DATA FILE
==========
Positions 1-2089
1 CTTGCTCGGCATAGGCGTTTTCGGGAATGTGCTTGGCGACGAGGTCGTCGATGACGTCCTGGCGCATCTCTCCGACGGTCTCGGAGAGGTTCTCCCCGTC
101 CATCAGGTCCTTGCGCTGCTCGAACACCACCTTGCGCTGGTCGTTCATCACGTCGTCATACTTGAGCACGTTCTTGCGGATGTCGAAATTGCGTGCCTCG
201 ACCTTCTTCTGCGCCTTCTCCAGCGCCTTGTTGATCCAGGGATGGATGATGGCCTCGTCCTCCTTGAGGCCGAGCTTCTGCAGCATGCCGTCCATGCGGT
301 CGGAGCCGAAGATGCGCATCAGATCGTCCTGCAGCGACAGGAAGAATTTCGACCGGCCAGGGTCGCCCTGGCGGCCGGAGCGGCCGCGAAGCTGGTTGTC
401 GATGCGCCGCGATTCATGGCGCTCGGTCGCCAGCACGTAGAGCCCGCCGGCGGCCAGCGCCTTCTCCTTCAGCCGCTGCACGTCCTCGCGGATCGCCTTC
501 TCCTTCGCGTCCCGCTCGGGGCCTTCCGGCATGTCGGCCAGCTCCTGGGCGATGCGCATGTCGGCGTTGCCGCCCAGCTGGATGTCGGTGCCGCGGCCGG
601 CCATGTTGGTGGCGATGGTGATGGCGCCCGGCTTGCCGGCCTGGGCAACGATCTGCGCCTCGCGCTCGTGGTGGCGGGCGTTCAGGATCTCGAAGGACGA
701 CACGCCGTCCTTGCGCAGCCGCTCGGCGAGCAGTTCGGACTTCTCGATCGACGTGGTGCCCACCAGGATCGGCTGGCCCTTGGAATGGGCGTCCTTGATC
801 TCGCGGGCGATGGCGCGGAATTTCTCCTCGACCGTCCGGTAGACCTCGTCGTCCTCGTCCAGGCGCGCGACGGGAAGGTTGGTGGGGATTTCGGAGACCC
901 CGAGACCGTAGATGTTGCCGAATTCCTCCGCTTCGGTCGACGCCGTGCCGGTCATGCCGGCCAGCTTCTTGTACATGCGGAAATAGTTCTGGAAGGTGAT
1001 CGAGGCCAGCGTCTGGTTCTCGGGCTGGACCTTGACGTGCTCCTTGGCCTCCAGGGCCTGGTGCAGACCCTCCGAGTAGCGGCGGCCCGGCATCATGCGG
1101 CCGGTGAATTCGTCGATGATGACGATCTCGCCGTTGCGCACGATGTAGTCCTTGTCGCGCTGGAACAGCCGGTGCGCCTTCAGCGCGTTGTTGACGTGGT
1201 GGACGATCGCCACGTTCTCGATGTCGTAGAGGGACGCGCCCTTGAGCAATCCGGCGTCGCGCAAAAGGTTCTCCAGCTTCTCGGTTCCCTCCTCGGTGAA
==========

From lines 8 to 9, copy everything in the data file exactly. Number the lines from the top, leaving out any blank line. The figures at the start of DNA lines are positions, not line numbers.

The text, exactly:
601 CCATGTTGGTGGCGATGGTGATGGCGCCCGGCTTGCCGGCCTGGGCAACGATCTGCGCCTCGCGCTCGTGGTGGCGGGCGTTCAGGATCTCGAAGGACGA
701 CACGCCGTCCTTGCGCAGCCGCTCGGCGAGCAGTTCGGACTTCTCGATCGACGTGGTGCCCACCAGGATCGGCTGGCCCTTGGAATGGGCGTCCTTGATC